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CLINICAL TRIAL article

Front. Oncol., 09 October 2020 | https://doi.org/10.3389/fonc.2020.524223

Ganglioside Monosialic Acid Alleviates Peripheral Neuropathy Induced by Utidelone Plus Capecitabine in Metastatic Breast Cancer From a Phase III Clinical Trial

Junnan Xu1, Yan Wang1, Cui Jiang1, Hui Cao1, Junhan Jiang2, Binghe Xu3* and Tao Sun1*
  • 1Department of Medical Oncology, Liaoning Cancer Hospital & Institute, Cancer Hospital of China Medical University, Shenyang, China
  • 2Department of Breast Surgery, The First Affiliated Hospital of China Medical University, Shenyang, China
  • 3National Cancer Center/National Clinical Research Center for Cancer/Cancer Hospital, Chinese Academy of Medical Sciences and Peking Union Medical College, Beijing, China

Purpose: This study aimed to assess the efficacy of utidelone, a novel genetically engineered epothilone analog, combined with capecitabine in our center and, furthermore, to identify whether ganglioside monosialic acid (GM1) improved chemotherapy-induced peripheral neurotoxicity (CIPN).

Methods: Fifty-five eligible female patients with metastatic breast cancer were enrolled in our single-center phase III BG01-1323L trial. Utidelone combined with capecitabine-induced peripheral neuropathy was analyzed, and susceptible genes were detected in a germline panel by next-generation sequencing (NGS).

Results: In our single-center study, median progression-free survival and overall survival (OS) improved in the utidelone plus capecitabine group (mPFS: 238 vs. 189 days, P = 0.263; OS: 20.9 vs. 12.9 months, P = 0.326). The median time to severe CIPN reported was 29 days in grade 1, 49 days in grade 2, and 103 days in grade 3. Greatly longer improvement time was indicated in grade 1 (77 vs. 20 days in grade 2, 13 days in grade 3). In the combined group, 19 patients with G2 or G3 CIPN were assigned to the GM1 group and 9 patients to the control group. After intervention, the GM1 group was reported to demonstrate a statistically lower incidence of grade 3 CIPN [GM1 group: 1 of 19 (5.3%); control group: 4 of 9 (44.4%), P = 0.026]. However, there were no statistically significant differences in germline single nucleotide polymorphism (SNP) between grade 3 and grade 1 CIPN cohorts.

Conclusion: Ganglioside monosialic acid potentially decreases severe utidelone plus capecitabine-induced peripheral neuropathy in metastatic breast cancer, and further investigation is needed to validate the manageable efficacy of GM1 in CIPN.

Clinical Trial Registration: ClinicalTrials.gov, identifier NCT02253459.

Background

Breast cancer accounted for 25% of all newly diagnosed cancer worldwide and 15% of all newly diagnosed cancer in females in China (1). Despite advances in target therapy, endocrine therapy, and immunotherapy, chemotherapy remains the fundamental strategy for breast cancer patients. The standard adjuvant chemotherapy significantly improved disease-free survival (DFS) and overall survival (OS) in patients with early breast cancer, especially anthracyclines and taxanes (2). However, above 30% of early breast cancer relapses or distant metastasis contributed to drug resistance in a metastatic setting, and this has led to an increase in heavy pretreatment with and resistance to anthracyclines and taxanes. Some metastatic breast cancer patients are limited to anthracyclines due to the risk of cumulative cardiac-related toxicities. Recently, several novel chemotherapies have been approved for patients with metastatic breast cancer, including gemcitabine, capecitabine, and eribulin, especially for metastatic triple-negative breast cancer (3).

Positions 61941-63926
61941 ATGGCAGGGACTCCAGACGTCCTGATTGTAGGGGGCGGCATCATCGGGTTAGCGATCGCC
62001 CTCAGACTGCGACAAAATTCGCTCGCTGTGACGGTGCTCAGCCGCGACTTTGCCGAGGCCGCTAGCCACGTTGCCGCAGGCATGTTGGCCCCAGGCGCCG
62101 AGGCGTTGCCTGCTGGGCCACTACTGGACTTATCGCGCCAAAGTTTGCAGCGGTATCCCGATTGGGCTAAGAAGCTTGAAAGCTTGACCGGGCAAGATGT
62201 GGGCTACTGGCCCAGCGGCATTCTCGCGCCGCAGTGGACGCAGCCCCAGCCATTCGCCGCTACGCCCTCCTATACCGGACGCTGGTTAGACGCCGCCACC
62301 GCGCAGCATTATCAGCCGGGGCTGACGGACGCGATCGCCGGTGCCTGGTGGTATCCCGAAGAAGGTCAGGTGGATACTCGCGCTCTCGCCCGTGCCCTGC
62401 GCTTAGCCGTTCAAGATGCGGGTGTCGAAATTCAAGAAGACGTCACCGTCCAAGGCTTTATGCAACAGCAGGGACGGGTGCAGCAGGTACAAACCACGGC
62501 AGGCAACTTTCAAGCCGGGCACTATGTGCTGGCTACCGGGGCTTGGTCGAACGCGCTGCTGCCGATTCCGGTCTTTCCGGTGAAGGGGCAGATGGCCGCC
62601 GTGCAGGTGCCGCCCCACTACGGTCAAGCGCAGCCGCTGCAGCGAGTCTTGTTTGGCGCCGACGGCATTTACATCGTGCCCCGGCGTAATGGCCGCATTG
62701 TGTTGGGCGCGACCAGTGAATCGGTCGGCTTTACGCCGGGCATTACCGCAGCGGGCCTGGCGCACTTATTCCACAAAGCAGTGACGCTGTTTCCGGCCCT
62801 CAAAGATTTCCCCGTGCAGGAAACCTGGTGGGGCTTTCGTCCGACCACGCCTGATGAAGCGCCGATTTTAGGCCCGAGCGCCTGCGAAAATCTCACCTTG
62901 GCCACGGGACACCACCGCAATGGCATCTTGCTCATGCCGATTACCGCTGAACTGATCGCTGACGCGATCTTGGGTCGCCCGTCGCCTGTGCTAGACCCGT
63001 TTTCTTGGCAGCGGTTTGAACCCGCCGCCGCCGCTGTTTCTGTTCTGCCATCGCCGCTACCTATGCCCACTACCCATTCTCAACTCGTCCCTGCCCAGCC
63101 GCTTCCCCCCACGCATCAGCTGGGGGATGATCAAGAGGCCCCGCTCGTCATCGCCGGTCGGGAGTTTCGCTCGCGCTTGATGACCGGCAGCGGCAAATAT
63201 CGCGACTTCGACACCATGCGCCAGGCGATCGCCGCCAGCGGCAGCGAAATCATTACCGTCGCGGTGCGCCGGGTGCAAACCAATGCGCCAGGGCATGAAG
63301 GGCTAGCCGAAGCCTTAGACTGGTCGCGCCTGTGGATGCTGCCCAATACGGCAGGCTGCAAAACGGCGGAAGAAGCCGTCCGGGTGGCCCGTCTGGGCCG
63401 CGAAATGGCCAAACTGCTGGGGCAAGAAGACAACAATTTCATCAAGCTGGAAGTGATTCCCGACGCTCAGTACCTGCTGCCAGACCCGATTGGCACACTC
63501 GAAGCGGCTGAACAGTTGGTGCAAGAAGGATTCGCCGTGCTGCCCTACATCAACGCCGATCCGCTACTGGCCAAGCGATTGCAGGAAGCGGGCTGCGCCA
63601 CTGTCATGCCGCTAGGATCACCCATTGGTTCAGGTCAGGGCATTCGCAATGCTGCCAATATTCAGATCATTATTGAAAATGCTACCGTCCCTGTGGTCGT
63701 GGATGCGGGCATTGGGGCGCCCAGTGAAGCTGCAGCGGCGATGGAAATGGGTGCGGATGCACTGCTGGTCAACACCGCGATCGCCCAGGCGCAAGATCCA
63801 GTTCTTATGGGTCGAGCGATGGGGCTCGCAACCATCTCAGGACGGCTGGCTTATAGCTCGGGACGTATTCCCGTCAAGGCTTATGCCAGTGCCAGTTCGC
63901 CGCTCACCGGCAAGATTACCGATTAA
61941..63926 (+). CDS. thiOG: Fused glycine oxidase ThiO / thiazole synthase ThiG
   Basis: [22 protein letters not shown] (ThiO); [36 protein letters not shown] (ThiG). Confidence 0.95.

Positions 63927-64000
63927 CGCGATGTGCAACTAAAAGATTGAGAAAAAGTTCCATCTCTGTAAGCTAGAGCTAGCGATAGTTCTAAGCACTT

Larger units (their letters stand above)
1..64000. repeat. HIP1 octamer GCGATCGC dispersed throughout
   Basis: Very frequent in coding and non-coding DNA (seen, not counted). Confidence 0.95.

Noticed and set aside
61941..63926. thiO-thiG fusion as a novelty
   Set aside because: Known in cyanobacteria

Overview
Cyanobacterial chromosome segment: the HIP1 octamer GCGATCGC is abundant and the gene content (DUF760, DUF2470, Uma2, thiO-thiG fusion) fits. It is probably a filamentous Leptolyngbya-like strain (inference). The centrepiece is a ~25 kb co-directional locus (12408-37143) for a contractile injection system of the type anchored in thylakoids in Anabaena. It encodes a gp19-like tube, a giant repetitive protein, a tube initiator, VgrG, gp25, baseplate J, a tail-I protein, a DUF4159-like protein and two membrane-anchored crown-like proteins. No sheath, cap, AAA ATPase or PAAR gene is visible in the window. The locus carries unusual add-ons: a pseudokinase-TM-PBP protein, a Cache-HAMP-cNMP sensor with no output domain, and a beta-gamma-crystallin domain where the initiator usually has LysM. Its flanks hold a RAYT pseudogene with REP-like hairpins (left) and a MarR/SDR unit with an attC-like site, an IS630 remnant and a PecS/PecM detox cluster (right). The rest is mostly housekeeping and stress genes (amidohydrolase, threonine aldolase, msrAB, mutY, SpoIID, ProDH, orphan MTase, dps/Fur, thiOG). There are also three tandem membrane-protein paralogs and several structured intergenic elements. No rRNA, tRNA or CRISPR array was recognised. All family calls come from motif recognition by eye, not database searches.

With limitations related to cost and availability of drugs for recurrent breast cancer in China, we need novel chemo-drugs as monotherapy or combined therapy to improve the survival of patients with previously treated locally recurrent or metastatic breast cancer. Patients with taxane resistance remain sensitive to epothilones due to the different molecular structure and targets. Utidelone is a novel genetically engineered epothilone analog by genetically manipulating the biosynthetic gene cluster in Sorangium cellulosum. Utidelone has also been shown to have clinically manageable toxicities in phase I and has a median progression-free survival (PFS) of 7.9 months and an objective response ratio (ORR) of 42.4% combined with capecitabine in phase II (4). In the BG01-1323L study (phase III, randomized, NCT02253459), adding utidelone to capecitabine showed significantly improved PFS and OS in metastatic breast cancer patients heavily treated with anthracycline and taxane. The median PFS was 8.44 months in the utidelone combined with capecitabine arm and 4.24 months in the capecitabine monotherapy arm {hazard ratio (HR) 0.46 [95% confidence interval (CI) 0.36, 0.59]} at the primary analysis (5), and the OS benefit resulted in a significant 32% reduction in risk of death (21.30 vs. 15.90 months, HR 0.68; 95% CI 0.52, 0.83, and P = 0.0024) at the confirmatory OS analysis (Xu B et al., in review).